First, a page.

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Sunday, May 26, 2024

Residents rally at Soul to the Polls on final day of early voting

More than a thousand voters cast ballots Sunday

<p>Voters listen to local candidates speak at the Souls to the Polls event held outside of the Alachua County Supervisor of Elections Office Sunday, Nov. 6, 2022.</p>

Voters listen to local candidates speak at the Souls to the Polls event held outside of the Alachua County Supervisor of Elections Office Sunday, Nov. 6, 2022.

Leona Williams drove a friend to vote at the Supervisor of Elections office following their Sunday church service. She was greeted by a gospel performance.

Williams, along with hundreds of residents gathered outside of the elections office, located at 515 N. Main St., to enjoy a performance led by members of the Georgia Mass Choir for Sunday’s "Souls to the Polls" event. The event was aimed around mobilizing voters.

The event, which originated during the civil rights movements in an attempt to mobilize churchgoers to vote after church, included free food, giveaways, entertainment and church involvement. Attendees also heard from elected officials and candidates.

People trust their pastors who play a pivotal role in their lives, the Rev. Karl Anderson said.

“We have to make an intentional gateway for our people — our Black and Brown citizens who have been oppressed in the past — to let them know that they have every right to vote, just like everyone else,” he said.

With a recent string of efforts to disenfranchise minority voters like Senate Bill 90, Anderson said, holding voting events is more important than ever.

Florida Republicans voted to remove the 24/7 ballot dropboxes that were first installed to accommodate voters during the 2020 election. Now, voters wishing to drop off ballots are confined to polling hours, disproportionately impacting minorities whose reliance on vote-by-mail exceed that of white voters.

Heather Mann, who has been involved with Souls to the Polls for years and helped people with voter registration and casting their ballot, said voting collectively encourages voters through fellowship.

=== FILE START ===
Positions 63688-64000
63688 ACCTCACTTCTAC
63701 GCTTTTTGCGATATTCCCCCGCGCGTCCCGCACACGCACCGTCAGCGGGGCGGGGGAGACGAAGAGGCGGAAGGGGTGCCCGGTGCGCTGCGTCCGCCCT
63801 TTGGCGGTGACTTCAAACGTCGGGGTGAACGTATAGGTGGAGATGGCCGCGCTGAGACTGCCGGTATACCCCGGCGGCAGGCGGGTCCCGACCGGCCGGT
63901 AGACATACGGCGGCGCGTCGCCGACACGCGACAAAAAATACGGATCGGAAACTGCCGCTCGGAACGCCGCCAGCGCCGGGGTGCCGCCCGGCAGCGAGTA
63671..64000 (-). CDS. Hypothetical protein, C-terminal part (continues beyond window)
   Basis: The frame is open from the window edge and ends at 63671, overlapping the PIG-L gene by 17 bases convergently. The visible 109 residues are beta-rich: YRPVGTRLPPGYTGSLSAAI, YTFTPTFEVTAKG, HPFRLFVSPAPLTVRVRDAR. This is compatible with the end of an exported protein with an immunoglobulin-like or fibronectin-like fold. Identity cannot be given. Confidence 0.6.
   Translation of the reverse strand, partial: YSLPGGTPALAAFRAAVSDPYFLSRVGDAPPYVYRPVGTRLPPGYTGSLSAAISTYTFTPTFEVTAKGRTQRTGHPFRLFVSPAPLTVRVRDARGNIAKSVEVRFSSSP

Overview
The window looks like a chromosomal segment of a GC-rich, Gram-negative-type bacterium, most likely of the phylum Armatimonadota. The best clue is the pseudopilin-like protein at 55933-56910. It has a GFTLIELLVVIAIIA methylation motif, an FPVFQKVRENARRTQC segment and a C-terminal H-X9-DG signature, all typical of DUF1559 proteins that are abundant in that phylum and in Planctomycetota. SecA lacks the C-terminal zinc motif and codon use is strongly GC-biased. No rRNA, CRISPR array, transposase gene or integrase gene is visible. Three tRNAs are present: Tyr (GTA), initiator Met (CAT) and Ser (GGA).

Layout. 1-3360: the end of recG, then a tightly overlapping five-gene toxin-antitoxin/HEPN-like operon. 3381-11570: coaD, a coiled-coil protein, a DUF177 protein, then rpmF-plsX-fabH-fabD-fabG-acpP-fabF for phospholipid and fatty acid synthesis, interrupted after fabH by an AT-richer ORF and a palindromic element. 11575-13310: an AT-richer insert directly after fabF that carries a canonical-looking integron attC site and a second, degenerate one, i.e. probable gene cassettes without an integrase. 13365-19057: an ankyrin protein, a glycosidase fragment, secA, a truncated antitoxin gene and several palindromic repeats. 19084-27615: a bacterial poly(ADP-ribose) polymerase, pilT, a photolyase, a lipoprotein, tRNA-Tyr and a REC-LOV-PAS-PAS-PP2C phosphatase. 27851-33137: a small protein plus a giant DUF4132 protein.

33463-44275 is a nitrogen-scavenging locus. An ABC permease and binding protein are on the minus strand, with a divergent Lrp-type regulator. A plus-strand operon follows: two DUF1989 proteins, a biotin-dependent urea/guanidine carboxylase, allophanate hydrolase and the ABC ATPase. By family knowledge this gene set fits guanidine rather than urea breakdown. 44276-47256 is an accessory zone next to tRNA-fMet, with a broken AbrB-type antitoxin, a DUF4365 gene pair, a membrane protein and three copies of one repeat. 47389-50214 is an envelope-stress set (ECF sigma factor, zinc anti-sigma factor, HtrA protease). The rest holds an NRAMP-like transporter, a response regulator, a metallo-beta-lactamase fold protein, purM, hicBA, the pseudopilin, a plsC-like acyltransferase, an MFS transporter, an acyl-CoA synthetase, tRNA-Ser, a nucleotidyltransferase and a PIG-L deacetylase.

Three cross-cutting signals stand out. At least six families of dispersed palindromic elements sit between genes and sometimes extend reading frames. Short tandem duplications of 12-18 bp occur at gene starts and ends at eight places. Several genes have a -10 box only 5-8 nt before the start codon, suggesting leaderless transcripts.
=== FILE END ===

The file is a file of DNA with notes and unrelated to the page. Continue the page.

“Your voice doesn’t count unless you vote,” she said.

The 45-year-old Gainesville resident works as a servant leader at Dayspring Missionary Baptist Church. Her church had just won $500 in a friendly competition among community organizations and churches for bringing the most people out to vote.

“Having events like this bring people together,” she said. “Whether the music is what brings them here or the food brings them here, the point of getting them here and getting them to be registered to vote means a lot to us.”

Candidates on the ballot for local races — including Harvey Ward, Ed Bielarski, Danielle Hawk, Marihelen Wheeler and Raemi Eagle-Glenn — also attended the event and spoke to voters.

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The event, Mann said, gave voters the opportunity to listen to candidates and learn about the issues on the ballot.

Some voters referenced the single-member district referendum as one of the key issues on the ballot, which would change the way voters elect their county commissioners. 

If passed, voters would elect only one commissioner based on their district instead of the current method where voters can elect commissioners at-large without residing in that district.

Danny Hodges, a 24-year-old artist, was invited to perform music at the event. He also worked alongside a team at Upper Room Ministries team to help organize the event.

“A lot of people don't self-educate,” he said. “Coming out to this, it makes you involved in it in not such a textbook way.”

Aaron Klein, the county elections office’s spokesperson, said the elections office made early voting solely at the Supervisor of Elections Office on Sunday to offer additional availability.

In previous elections, the elections office cut off the early voting period on Saturday before Election Day, he said, mainly to ensure staff had time to transfer from early voting to Election Day operations.

“We're very happy that they [Souls to the Polls] are interested in bringing voters to the polls that are utilizing this additional day of early voting,” he said. “We all get excited to see the energy of folks coming in and voting.”

Early voting period saw 27,789 ballots cast, according to county turnout data. Voters who decide to cast their ballot on election day must vote at their designated precinct from 7 a.m. to 7 p.m. Tuesday.

Contact Mickenzie Hannon at mhannon@alligator.org. Follow her on Twitter @MickenzieHannon.

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Mickenzie Hannon

Mickenzie is the local elections reporter and previously covered city and county commission for The Alligator’s Metro Desk. She's a fourth-year journalism major and is specializing in data journalism. When Mickenzie isn’t writing, she enjoys watching horror movies, reading, playing with her pets and attending concerts.


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